[Print page] [E-mail page]

font size: Change text to small (default) Change text to medium Change text to large

Tioga

 On this page:
-What is Tioga?
-How does a coastal research vessel differ from other types of research vessels?
-How is the vessel similar to the larger research ships?
-What are the vessel's specifications?
-What does it cost per day to operate?
-Who designed and built the vessel?
-What does the name Tioga mean?
-How do scientists use the vessel?
  
Related Multimedia

TiogaTioga photo gallery

» View Slideshow

Tioga Tour
Take a tour of the interior and exterior of the coastal research vessel Tioga.
» View Video (Media Player)

Related Links
» WHOI Marine Operations
» Gladding-Hearn Shipbuilding
» Martha's Vineyard Coastal Observatory
  
What is Tioga?
Tioga is an aluminum-hulled coastal research vessel that serves oceanographers working in waters off New England and throughout the northeastern United States.

How does a coastal research vessel differ from other types of research vessels?
As the name implies, a coastal research vessel is designed and outfitted for oceanographic work close to shore, so it is typically smaller and faster than large ships. Tioga, the newest member of the fleet at the Woods Hole Oceanographic Institution, measures 60 feet and cruises at 17 knots.

Large oceanographic vessels are slower than Tioga. For example, R/VAtlantis measures 274 feet and travels about 11 knots. Speed allows Tioga to operate in narrower weather windows, meaning that, when faced with an approaching storm, the vessel can quickly go out to sea, complete research, and make it back before the wind and rain.

Two crew members - a captain and a first mate - are required to operate the vessel, while the larger ships at WHOI need between 12 and 25 crew members for operation. Less shore support is required to operate Tioga, and the vessel also occupies less space at the dock.


How is the vessel similar to the larger research ships?
Size and speed are the obvious differences, but in many ways coastal research vessels like Tioga operate much like larger oceanographic research ships. It carries ocean research instruments such as a CTD (for conductivity, temperature, and depth), an Acoustic Doppler Current Profiler, and an echo-sounder, used by scientists to conduct seafloor surveys It has two winches, one with electrical wires to collect real-time data connected to towed underwater instruments. The other is equipped with wire cable used to hoist equipment over the side and haul it on board. Large instruments like buoys can be put into the water using the stern A-frame, which is similar in size to those on WHOI's large ships.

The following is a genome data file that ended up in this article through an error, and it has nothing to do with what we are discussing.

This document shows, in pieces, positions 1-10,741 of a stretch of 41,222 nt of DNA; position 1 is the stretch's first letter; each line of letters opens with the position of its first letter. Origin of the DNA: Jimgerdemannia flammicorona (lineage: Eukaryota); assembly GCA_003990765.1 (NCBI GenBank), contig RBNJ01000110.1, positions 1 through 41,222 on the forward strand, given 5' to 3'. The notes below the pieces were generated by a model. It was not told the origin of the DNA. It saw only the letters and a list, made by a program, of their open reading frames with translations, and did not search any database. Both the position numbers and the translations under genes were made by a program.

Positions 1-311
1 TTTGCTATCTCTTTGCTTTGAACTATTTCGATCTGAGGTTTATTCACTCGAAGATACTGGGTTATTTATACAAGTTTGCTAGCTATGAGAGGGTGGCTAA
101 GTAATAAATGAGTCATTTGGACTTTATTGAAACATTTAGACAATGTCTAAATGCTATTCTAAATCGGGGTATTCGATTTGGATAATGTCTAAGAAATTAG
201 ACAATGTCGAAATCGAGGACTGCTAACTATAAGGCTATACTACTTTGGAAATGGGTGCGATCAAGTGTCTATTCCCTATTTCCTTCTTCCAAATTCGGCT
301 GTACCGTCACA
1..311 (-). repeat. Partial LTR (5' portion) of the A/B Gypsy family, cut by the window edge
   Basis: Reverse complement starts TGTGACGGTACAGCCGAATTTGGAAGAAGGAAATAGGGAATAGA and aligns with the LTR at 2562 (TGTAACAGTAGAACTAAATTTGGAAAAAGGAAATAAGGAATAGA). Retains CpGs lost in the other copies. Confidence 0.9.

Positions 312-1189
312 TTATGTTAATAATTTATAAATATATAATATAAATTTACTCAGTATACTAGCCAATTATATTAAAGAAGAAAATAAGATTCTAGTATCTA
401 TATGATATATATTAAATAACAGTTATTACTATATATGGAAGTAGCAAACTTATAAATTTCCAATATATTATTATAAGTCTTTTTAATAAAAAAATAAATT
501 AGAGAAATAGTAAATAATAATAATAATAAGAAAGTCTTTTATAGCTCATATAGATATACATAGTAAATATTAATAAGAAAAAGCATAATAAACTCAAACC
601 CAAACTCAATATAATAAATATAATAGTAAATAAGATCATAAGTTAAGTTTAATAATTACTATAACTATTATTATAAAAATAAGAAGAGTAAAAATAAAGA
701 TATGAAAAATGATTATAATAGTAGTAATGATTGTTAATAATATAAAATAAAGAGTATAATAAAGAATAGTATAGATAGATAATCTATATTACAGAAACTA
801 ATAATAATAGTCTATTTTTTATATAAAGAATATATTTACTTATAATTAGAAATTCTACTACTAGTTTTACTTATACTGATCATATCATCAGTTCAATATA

What are the vessel's specifications?
Length: 60 feet
Draft: 5 feet
Beam: 17 feet
Range: 350 miles
Cruising Speed: 20 knots (22.5 max.)
Engines: twin 750-horsepower diesel engines
Endurance: usually one day, occasionally 2 to 3 days
Accommodations: 6 bunks (10 people on day trips)
Gear Handling: A-frame: 4,600 pounds
Fantail: 15 by 20 feet

What does it cost per day to operate?
It costs approximately $2,000 a day for instrument testing, coastal studies and educational programs.

Who designed and built the vessel?
Construction of Tioga began in April 2003 and it was completed a year later. It was designed in part by Roger Long Marine Architecture, Inc. of Cape Elizabeth, Maine. The detailed design and engineering was done by Gladding-Hearn Shipbuilding, Duclos Corp, of Somerset, Mass.

What does the name Tioga mean?
The name Tioga comes from an Iroquois name meaning "swift current." It is also a Seneca name meaning "the meeting of two rivers."

How do scientists use the vessel?
Tioga enables scientists to conduct research on a variety of topics, from marine mammals and harmful algal blooms to coastal erosion, storms, and oil spills. Since its delivery to Woods Hole on April 16, 2004, Tioga has been used to collect water samples, recover a glider, deploy instruments, tag right whales, and for several student education cruises. It has made several visits to the Martha's Vineyard Coastal Observatory for maintenance on the climate observatory and for diver operations.